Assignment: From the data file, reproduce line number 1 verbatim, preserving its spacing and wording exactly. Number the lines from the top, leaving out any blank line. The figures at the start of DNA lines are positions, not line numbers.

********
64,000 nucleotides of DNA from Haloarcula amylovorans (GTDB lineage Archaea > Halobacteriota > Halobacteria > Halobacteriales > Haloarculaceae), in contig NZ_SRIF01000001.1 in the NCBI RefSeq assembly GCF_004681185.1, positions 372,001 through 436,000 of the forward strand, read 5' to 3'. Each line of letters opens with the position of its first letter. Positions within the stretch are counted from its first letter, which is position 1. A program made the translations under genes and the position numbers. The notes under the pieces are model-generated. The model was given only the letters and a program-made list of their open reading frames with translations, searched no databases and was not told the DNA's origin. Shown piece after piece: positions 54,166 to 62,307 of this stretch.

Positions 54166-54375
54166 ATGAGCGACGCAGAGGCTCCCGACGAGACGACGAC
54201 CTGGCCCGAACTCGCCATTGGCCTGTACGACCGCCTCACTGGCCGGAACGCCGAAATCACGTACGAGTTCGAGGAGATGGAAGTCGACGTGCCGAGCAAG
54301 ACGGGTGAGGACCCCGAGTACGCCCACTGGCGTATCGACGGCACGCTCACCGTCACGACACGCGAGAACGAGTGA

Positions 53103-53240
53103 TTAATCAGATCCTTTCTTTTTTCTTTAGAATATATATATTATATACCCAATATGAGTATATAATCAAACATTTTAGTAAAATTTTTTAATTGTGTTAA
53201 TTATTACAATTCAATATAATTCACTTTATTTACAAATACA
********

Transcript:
64,000 nucleotides of DNA from Haloarcula amylovorans (GTDB lineage Archaea > Halobacteriota > Halobacteria > Halobacteriales > Haloarculaceae), in contig NZ_SRIF01000001.1 in the NCBI RefSeq assembly GCF_004681185.1, positions 372,001 through 436,000 of the forward strand, read 5' to 3'. Each line of letters opens with the position of its first letter. Positions within the stretch are counted from its first letter, which is position 1. A program made the translations under genes and the position numbers. The notes under the pieces are model-generated. The model was given only the letters and a program-made list of their open reading frames with translations, searched no databases and was not told the DNA's origin. Shown piece after piece: positions 54,166 to 62,307 of this stretch.